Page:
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γδ T Cells in Asthma

Milton D. Rossman, MD; and Simon R. Carding, MD
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University of Pennsylvania School of Medicine Philadelphia, PA 19104 Grant Support: By NIH grant HL-51749. Request for Reprints: Milton D. Rossman, MD, Pulmonary and Critical Care, Room 814 East Gates Building, Hospital of the University of Pennsylvania, 3400 Spruce Street, Philadelphia, PA 19104-4283.

Copyright ©2004 by the American College of Physicians

Ann Intern Med. 1996;124(2):266-267. doi:10.7326/0003-4819-124-2-199601150-00013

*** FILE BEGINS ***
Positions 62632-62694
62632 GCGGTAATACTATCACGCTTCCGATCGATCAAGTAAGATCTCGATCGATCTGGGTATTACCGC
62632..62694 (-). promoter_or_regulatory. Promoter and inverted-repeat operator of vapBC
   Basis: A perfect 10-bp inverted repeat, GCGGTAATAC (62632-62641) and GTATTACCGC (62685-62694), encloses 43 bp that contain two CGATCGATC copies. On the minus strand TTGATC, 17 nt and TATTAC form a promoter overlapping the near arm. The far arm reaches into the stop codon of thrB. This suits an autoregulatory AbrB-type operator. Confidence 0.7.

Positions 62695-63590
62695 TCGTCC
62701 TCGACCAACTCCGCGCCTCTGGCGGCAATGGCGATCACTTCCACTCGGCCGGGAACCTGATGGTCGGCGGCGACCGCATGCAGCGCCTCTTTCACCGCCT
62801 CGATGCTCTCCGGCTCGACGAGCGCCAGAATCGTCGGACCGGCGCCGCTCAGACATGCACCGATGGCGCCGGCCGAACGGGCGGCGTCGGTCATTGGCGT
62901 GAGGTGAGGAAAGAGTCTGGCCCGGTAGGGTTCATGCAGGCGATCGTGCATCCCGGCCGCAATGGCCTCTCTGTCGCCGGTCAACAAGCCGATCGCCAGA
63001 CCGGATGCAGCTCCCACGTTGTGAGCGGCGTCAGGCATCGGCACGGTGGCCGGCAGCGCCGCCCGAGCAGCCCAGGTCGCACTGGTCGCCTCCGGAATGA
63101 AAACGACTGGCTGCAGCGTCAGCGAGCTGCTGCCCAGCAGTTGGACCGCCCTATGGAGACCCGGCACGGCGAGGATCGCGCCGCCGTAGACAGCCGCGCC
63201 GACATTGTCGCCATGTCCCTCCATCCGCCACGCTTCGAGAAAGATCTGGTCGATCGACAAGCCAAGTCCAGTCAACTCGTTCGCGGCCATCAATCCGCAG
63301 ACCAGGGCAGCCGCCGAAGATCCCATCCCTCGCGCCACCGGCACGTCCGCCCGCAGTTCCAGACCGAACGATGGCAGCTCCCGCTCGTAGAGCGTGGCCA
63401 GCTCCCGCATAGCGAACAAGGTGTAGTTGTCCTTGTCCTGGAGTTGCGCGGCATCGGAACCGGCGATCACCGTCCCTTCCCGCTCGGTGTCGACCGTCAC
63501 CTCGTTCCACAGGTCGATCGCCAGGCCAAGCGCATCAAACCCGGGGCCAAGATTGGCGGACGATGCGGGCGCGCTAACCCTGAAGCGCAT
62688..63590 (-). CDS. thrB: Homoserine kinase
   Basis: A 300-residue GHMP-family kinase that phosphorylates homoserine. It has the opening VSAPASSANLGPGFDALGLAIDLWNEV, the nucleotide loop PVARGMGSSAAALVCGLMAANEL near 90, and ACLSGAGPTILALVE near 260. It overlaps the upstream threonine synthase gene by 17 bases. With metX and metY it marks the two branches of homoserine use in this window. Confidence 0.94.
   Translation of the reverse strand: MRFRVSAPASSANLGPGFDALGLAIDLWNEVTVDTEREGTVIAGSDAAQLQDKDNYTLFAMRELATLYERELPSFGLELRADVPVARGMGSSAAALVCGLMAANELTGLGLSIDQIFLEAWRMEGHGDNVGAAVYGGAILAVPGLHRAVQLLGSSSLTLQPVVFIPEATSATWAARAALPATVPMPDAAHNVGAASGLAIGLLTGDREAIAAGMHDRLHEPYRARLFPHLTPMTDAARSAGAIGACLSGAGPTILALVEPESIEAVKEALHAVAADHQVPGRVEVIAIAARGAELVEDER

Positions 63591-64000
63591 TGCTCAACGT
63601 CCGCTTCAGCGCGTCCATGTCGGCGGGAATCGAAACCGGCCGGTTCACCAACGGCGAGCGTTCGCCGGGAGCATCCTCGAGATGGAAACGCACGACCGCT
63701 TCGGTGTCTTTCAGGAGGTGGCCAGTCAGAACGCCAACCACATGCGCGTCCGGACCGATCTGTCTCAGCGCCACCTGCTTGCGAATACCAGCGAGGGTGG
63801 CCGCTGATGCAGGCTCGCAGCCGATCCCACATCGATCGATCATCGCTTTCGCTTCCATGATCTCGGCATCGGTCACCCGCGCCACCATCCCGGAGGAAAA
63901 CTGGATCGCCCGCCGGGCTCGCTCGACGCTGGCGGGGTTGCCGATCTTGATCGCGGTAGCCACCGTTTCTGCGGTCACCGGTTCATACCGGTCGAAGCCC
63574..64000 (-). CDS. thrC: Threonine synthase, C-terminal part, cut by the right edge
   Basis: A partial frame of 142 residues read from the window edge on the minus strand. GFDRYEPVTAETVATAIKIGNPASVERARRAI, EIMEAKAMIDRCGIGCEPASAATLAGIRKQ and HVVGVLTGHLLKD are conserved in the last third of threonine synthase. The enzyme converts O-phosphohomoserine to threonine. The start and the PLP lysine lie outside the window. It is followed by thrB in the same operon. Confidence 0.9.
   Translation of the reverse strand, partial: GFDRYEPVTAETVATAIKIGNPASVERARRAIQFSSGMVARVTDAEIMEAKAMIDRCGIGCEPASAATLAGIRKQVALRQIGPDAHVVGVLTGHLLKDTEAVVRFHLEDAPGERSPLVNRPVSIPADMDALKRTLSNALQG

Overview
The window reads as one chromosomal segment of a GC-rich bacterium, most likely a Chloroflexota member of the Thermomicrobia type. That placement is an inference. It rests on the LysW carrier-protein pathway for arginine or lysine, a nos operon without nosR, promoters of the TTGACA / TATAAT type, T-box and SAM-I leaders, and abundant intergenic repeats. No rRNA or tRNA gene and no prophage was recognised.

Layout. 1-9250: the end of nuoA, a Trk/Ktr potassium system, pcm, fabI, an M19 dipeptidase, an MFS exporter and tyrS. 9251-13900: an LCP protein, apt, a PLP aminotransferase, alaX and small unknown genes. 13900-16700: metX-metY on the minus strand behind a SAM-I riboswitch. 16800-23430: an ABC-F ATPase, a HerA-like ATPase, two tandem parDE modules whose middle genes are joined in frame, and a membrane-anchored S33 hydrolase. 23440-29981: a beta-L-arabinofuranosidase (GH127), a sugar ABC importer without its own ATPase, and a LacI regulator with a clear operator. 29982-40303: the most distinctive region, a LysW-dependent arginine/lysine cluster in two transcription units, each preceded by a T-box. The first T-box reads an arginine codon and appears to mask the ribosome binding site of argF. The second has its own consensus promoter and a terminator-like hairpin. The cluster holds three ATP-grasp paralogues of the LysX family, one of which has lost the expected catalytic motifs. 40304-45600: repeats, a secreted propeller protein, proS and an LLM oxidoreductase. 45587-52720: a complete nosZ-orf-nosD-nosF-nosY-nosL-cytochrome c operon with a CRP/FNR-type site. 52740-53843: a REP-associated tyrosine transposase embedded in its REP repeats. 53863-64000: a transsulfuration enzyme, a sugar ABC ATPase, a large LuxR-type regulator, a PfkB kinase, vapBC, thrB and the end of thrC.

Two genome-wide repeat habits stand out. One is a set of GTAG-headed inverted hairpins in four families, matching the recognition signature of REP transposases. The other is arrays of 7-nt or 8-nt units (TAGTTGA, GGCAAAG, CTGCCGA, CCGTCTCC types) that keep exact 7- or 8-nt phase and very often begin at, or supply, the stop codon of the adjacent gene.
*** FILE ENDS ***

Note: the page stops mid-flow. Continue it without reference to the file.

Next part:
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In this issue of Annals, Spinozzi and colleagues [1] report their observations on γδ T cells in the lungs of asthmatic patients. This is the first report of increased γδ T cells in the bronchoalveolar fluid from patients with asthma. Although they did not detect any γδ T cells in samples from the lungs of their controls or from patients with sarcoidosis, extrinsic allergic alveolitis, cystic fibrosis, or anatomic malformations of the airways, the finding of increased γδ T cells in the blood or in lung samples in patients with sarcoidosis and extrinsic allergic alveolitis has been previously reported [24]. Nevertheless, the finding of increased T cells in patients with asthma raises questions about the nature of these cells and their potential role in asthma.


asthma ; t-lymphocyte

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